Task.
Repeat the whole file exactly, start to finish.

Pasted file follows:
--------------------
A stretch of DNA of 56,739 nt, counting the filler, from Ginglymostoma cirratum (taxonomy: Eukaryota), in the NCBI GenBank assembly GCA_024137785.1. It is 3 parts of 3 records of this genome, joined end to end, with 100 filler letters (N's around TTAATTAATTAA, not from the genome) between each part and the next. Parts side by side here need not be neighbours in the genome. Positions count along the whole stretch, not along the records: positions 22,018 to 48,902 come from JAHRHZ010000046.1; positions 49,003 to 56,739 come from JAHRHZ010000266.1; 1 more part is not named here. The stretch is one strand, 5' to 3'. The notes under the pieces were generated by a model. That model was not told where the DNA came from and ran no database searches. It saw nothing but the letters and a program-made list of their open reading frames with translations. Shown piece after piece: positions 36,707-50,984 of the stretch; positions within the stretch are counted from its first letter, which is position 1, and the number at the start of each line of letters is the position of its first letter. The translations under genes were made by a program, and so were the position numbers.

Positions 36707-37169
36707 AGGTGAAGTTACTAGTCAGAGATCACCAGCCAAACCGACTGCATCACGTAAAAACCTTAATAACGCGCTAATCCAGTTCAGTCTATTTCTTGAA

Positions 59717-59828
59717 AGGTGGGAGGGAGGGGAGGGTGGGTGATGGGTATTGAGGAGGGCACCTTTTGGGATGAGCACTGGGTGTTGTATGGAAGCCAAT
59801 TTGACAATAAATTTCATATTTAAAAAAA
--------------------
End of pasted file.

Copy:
A stretch of DNA of 56,739 nt, counting the filler, from Ginglymostoma cirratum (taxonomy: Eukaryota), in the NCBI GenBank assembly GCA_024137785.1. It is 3 parts of 3 records of this genome, joined end to end, with 100 filler letters (N's around TTAATTAATTAA, not from the genome) between each part and the next. Parts side by side here need not be neighbours in the genome. Positions count along the whole stretch, not along the records: positions 22,018 to 48,902 come from JAHRHZ010000046.1; positions 49,003 to 56,739 come from JAHRHZ010000266.1; 1 more part is not named here. The stretch is one strand, 5' to 3'. The notes under the pieces were generated by a model. That model was not told where the DNA came from and ran no database searches. It saw nothing but the letters and a program-made list of their open reading frames with translations. Shown piece after piece: positions 36,707-50,984 of the stretch; positions within the stretch are counted from its first letter, which is position 1, and the number at the start of each line of letters is the position of its first letter. The translations under genes were made by a program, and so were the position numbers.

Positions 36707-37169
36707 AGGTGAAGTTACTAGTCAGAGATCACCAGCCAAACCGACTGCATCACGTAAAAACCTTAATAACGCGCTAATCCAGTTCAGTCTATTTCTTGAA

Positions 59717-59828
59717 AGGTGGGAGGGAGGGGAGGGTGGGTGATGGGTATTGAGGAGGGCACCTTTTGGGATGAGCACTGGGTGTTGTATGGAAGCCAAT
59801 TTGACAATAAATTTCATATTTAAAAAAA